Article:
If the start of summer has got you craving a lush body of water to cool off in, there are countless kinds to discover.

Europe is home to a rich and intricate network of rivers, lakes, waterfalls and natural pools, from the spectacular to the calmly trickling.

So many holidays, experiences and tourism hotspots are based around water, as we look to splash around – or just enjoy the serenity of its liquid movement.

With the continent’s water resources threatened by climate change, it pays to have an even closer appreciation of the health and life within our precious waterways.

In celebration of the life-sustaining element, we’ve compiled a list of the nine best natural water spots in Europe.

Secret Lagoon, Iceland

The Secret Lagoon was first used as a water source in 1891 and is the oldest lagoon in Iceland. All the sulphur-rich thermal water is provided by a nearby geyser which spurts every few minutes.

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Tara River, Montenegro and Bosnia and Herzegovina

Passing through Montenegro and Bosnia and Herzegovina, the Tara River cuts through mountains and the Tara River Canyon, a UNESCO World Heritage Site and the deepest canyon in Europe. The river is home to an abundance of wildlife and is popular with white water rafters.

Eastern Europe’s Tara River is second only to America’s Grand Canyon in size

Lake Bled, Slovenia

Found in the Julian Alps, Lake Bled is of glacial origin and is a favourite with honeymooners drawn by the romantic setting.

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Cachat Spring, France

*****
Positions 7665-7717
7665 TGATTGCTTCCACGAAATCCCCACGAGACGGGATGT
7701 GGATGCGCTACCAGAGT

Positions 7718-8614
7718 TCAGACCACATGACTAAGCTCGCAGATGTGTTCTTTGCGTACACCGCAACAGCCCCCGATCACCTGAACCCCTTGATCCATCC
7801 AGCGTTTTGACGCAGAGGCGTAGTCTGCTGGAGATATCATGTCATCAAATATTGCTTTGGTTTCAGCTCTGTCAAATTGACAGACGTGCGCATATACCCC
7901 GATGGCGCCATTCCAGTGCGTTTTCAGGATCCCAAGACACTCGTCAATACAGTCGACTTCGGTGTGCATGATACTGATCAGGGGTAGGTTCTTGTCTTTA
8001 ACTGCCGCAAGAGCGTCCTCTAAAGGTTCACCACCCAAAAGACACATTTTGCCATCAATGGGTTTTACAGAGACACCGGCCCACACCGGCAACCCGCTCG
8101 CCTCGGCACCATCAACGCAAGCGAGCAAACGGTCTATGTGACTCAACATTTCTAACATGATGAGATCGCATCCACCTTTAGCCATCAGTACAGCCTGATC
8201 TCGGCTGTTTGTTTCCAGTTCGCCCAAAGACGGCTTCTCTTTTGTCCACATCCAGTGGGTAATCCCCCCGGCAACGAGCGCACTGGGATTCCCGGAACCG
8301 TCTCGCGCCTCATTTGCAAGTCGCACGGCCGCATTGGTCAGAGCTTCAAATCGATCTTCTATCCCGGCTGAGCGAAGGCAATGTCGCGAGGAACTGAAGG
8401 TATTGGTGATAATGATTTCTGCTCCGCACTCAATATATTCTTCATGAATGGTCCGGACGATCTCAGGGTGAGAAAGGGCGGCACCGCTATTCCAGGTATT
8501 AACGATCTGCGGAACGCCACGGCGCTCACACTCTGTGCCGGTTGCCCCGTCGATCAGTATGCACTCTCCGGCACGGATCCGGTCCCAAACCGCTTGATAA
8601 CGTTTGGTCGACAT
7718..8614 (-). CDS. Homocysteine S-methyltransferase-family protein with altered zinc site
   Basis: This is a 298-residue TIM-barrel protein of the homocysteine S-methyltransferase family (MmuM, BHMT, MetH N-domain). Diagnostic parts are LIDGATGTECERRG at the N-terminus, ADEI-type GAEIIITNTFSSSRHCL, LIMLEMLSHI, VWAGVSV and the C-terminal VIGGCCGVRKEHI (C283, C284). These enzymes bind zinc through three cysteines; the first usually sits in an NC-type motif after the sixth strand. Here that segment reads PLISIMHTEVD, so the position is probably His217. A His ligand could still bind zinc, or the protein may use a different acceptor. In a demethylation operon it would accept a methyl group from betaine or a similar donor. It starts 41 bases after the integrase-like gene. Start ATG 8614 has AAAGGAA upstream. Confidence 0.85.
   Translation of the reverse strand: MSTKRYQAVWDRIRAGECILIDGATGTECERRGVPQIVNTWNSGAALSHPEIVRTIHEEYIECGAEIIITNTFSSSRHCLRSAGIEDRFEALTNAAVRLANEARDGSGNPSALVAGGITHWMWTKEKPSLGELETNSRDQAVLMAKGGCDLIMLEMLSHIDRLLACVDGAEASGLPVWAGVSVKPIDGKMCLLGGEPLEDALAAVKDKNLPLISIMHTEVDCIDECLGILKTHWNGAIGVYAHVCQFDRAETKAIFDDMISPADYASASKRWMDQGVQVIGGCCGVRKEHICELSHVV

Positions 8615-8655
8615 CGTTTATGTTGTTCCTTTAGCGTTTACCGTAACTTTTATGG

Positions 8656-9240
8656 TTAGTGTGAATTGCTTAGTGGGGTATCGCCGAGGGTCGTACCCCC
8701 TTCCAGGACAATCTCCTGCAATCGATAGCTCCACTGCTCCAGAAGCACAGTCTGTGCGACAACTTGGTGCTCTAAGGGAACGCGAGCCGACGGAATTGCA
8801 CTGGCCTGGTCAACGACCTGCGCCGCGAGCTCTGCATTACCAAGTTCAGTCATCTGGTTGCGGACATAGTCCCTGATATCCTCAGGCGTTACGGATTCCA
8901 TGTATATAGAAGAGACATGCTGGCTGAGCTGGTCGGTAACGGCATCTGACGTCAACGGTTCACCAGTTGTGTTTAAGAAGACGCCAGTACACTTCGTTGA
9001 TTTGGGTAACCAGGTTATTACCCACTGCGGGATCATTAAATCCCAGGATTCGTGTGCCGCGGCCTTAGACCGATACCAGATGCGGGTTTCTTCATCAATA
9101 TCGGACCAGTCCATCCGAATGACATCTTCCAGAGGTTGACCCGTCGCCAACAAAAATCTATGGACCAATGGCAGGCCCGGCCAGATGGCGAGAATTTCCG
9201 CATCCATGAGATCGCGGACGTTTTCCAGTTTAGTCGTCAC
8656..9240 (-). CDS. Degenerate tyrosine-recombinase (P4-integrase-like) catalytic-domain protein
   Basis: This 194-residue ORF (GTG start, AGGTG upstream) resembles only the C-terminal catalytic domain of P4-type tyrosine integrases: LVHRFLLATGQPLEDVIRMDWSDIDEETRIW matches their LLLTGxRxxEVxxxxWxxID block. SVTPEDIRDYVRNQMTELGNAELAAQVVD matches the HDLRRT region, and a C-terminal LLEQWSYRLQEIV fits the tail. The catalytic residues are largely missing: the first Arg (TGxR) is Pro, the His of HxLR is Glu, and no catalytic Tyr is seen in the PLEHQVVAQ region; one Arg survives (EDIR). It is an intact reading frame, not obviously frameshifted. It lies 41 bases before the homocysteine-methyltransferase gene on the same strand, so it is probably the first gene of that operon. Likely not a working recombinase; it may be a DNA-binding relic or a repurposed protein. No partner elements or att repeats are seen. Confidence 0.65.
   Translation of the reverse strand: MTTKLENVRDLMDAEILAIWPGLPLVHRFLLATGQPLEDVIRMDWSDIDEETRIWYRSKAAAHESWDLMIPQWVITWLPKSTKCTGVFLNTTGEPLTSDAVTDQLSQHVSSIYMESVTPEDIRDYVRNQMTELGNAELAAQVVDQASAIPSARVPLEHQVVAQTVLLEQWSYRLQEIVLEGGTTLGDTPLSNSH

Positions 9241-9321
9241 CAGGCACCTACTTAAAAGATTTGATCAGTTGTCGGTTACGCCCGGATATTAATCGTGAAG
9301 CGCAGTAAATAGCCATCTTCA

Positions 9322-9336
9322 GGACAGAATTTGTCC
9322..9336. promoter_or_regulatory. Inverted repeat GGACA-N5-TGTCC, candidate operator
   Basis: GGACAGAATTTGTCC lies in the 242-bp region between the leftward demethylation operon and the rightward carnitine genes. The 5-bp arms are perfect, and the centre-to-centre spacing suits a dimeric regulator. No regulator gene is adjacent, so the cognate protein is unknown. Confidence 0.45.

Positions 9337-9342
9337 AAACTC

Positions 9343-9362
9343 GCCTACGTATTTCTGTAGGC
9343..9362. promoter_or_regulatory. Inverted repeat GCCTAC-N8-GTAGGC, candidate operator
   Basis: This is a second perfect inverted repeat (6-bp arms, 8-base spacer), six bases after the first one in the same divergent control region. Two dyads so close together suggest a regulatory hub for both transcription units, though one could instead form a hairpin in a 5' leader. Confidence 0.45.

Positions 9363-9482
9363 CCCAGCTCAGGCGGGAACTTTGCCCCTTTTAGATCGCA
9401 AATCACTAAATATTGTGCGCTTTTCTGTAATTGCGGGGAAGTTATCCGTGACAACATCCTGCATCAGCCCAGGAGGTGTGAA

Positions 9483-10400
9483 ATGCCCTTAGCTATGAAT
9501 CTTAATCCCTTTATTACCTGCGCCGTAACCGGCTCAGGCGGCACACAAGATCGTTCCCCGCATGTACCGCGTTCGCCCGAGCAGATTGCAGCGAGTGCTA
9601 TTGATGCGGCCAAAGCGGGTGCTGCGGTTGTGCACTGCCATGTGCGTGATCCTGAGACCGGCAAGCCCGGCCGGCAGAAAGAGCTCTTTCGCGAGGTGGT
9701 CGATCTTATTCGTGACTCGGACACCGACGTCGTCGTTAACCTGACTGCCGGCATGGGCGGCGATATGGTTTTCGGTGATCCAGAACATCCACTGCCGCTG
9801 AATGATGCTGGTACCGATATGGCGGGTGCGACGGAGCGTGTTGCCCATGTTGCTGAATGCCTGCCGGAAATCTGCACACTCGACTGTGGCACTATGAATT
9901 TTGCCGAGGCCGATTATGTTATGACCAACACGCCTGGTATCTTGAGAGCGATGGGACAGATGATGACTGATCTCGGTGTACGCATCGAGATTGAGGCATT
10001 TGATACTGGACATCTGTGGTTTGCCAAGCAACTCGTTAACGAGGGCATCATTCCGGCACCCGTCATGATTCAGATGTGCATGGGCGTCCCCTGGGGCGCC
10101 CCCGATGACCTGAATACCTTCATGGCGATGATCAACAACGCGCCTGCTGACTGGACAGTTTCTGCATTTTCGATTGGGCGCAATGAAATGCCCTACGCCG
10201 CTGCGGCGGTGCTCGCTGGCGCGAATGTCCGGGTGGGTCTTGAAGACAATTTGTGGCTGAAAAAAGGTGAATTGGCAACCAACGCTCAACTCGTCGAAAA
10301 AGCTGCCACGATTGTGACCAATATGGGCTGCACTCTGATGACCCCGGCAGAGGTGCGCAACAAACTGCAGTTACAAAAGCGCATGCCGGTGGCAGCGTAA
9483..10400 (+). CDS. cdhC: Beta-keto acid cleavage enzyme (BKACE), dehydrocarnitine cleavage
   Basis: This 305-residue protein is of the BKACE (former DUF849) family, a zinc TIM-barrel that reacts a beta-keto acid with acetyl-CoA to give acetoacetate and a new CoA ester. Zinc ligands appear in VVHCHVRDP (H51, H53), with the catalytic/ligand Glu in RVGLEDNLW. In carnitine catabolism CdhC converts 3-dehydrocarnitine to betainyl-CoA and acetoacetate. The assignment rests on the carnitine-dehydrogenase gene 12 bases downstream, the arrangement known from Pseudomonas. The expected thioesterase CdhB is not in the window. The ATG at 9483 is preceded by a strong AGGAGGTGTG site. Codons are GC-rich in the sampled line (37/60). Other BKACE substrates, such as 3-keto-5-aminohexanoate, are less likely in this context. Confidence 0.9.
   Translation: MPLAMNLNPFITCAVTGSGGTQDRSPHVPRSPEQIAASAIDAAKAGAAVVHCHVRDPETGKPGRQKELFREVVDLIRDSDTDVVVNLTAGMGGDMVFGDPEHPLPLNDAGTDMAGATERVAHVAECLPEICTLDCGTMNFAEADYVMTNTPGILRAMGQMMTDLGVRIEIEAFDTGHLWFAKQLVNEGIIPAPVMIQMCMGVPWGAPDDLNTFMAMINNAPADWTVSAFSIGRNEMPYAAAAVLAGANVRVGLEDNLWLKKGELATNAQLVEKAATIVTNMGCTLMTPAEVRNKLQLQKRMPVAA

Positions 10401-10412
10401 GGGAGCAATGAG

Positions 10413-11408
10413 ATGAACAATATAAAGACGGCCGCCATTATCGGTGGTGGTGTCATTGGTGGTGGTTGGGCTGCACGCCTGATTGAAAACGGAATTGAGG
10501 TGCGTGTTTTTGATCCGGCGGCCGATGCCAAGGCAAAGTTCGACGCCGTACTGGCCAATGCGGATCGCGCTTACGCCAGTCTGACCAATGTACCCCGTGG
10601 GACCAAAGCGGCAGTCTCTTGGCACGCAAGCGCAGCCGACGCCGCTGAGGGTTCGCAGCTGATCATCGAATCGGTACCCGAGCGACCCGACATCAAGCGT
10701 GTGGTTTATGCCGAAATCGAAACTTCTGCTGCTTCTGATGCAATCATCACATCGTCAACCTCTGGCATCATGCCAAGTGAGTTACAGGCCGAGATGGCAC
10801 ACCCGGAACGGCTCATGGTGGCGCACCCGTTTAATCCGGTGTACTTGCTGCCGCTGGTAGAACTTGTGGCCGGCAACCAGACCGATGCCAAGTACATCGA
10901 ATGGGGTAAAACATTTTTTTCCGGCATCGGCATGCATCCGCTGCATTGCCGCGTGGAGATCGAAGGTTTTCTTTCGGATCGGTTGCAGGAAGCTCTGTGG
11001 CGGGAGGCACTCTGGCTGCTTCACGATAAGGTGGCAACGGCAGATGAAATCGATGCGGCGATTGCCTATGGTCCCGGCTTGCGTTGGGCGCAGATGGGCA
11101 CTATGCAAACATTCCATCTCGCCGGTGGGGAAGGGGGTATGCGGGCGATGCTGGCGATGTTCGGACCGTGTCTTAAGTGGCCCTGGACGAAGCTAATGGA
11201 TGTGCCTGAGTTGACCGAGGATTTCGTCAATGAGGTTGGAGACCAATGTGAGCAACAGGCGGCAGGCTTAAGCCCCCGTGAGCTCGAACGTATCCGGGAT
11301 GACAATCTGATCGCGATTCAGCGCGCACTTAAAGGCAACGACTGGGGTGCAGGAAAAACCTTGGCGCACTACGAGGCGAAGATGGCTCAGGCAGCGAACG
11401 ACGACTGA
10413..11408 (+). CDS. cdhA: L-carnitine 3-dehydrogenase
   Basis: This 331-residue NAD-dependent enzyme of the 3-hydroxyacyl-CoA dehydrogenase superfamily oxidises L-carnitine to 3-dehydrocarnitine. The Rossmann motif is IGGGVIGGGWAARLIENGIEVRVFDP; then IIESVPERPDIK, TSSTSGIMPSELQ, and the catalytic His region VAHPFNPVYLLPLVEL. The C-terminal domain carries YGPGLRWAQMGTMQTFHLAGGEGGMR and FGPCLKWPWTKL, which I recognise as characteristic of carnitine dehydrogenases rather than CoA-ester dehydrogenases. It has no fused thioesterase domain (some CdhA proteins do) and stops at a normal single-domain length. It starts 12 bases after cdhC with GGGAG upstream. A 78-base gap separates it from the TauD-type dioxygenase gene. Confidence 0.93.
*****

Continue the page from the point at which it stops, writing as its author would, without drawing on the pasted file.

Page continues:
The reason that Evian water is globally famous is the Cachat spring – formerly known as the Saint Catherine Fountain – which runs all year round. It is said to have cured the kidney stones of Count Jean-Charles de Liazer, an aristocrat fleeing the French Revolution.

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Inland Beach in Bornos, Spain

A special protection area for birds, the Bornos Reservoir is also well known for the yearly Lake Şenlik. This natural pool in Andalusia has clear waters that are perfect for swimming and fishing.

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Valsan River, Romania

The Valsan River in Romania is home to a ‘living fossil’. The asprete is a fish that has been around for millions of years and can only be found on a 1 kilometre stretch of this river, as hydroelectric dams and other environmental impacts have eradicated it from elsewhere.

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Mardalsfossen, Norway

At 705 metres high, Mardalsfossen is one of the highest waterfalls in Europe and could power the whole of Norway. Surrounded by stunning scenery, the two-tiered waterfall cascades into a hanging lake.

The two-level Mardalsfossen, Norway waterfall is almost a kilometre in height

Lake Como, Italy

In the foothills of the Alps, Lake Como is an ülkü holiday destination and hosts many resorts. The third biggest of Italy’s great lakes, Como is a staggering 425 metres deep, making it one of the deepest lakes in Europe.

Italy’s Lake Como sits at the bottom of Lombardy’s striking mountains

Caragh River, Ireland

One of the top salmon-catching spots in Ireland, the Caragh River flows through Country Kerry in Ireland’s south west. The river falls under the category of a Special Area of Conservation along with nearby Killarney National Park – and is home to the rare Kerry Slug.

Kerry’s Caragh River is a popular Irish fishing spot

Have we missed out any of your favourite lakes, rivers or maybe even a small stream? Let us know over on Instagram.

Source: Euronews

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